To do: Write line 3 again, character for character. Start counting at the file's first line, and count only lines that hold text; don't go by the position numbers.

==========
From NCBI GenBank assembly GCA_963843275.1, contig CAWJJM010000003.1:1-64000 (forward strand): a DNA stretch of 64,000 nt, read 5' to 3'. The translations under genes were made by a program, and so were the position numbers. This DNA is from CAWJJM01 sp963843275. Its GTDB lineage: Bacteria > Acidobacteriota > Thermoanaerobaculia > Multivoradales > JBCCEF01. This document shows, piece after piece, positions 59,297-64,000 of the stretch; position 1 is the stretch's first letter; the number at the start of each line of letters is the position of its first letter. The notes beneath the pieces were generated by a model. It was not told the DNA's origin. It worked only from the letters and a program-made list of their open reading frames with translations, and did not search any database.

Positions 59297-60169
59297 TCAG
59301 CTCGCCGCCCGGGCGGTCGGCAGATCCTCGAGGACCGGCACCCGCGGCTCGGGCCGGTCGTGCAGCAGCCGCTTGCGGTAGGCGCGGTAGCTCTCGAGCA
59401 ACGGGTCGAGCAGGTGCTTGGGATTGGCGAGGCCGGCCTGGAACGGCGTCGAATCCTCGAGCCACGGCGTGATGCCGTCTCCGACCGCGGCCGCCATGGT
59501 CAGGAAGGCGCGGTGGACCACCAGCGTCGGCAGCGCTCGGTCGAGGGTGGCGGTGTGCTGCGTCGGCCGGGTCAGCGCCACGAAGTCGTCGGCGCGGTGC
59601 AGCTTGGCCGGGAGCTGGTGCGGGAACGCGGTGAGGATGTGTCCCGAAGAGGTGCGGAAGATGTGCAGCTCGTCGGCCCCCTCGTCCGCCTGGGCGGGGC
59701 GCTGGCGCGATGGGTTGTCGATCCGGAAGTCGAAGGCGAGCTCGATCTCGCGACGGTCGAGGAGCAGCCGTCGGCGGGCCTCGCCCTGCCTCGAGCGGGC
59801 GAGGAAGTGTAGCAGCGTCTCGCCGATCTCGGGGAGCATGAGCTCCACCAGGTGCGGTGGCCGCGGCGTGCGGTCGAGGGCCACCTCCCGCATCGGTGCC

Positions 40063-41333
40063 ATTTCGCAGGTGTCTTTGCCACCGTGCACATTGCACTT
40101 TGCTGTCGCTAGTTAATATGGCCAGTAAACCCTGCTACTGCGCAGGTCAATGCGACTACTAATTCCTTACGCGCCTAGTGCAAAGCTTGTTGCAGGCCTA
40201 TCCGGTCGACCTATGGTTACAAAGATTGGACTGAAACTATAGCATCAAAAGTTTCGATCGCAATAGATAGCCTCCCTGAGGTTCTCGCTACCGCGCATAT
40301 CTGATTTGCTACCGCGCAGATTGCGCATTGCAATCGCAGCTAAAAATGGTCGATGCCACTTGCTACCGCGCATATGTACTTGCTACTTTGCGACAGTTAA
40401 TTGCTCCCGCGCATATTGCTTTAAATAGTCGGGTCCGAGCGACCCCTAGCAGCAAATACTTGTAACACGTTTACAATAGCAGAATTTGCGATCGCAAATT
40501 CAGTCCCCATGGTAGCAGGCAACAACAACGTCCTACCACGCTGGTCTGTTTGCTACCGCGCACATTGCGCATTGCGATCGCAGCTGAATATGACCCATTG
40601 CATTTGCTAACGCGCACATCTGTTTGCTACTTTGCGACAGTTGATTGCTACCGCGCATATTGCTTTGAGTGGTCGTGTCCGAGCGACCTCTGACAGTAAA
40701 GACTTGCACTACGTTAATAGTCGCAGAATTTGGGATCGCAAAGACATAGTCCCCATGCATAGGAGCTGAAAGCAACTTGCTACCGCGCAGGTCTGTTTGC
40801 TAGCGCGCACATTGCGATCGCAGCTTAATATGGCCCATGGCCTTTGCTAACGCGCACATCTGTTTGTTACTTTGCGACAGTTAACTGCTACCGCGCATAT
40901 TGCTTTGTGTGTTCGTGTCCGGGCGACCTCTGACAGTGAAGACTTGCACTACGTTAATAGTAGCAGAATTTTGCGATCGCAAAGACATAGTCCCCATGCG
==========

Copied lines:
59297 TCAG